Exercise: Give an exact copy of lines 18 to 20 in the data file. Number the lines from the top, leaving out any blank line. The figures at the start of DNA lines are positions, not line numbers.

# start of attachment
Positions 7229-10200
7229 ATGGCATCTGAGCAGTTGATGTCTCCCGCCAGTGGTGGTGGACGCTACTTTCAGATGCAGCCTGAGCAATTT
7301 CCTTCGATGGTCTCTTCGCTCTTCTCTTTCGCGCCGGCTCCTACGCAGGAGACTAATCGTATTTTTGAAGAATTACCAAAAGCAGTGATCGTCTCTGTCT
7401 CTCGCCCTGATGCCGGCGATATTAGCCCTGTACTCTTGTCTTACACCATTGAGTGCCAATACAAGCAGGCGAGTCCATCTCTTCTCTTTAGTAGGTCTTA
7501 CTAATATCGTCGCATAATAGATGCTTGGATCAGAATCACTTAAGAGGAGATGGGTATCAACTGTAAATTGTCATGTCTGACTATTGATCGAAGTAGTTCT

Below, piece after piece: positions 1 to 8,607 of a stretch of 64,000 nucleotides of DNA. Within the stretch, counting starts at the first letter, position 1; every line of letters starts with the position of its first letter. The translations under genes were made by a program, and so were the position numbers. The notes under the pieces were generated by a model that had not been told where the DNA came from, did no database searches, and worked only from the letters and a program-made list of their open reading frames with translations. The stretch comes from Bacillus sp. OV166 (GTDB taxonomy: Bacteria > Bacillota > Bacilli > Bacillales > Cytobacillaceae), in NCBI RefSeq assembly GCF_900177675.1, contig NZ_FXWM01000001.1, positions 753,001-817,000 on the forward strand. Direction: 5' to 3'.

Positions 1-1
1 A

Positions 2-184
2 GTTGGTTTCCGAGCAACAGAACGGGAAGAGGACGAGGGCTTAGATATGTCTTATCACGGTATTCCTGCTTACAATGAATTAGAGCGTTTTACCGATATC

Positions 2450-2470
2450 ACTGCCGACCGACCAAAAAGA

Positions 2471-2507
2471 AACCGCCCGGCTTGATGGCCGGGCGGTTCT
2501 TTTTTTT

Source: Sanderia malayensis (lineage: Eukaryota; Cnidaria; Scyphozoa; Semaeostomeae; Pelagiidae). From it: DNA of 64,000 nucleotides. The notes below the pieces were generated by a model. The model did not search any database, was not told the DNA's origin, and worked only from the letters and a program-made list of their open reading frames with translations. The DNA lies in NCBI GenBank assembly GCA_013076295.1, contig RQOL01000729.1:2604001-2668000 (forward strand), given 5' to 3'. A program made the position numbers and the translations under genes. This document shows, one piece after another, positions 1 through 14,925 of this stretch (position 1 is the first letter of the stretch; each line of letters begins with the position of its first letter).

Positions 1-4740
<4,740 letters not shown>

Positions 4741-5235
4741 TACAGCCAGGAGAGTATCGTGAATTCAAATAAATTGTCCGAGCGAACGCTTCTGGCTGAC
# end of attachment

<4,740 letters not shown>

Positions 4741-5235
4741 TACAGCCAGGAGAGTATCGTGAATTCAAATAAATTGTCCGAGCGAACGCTTCTGGCTGAC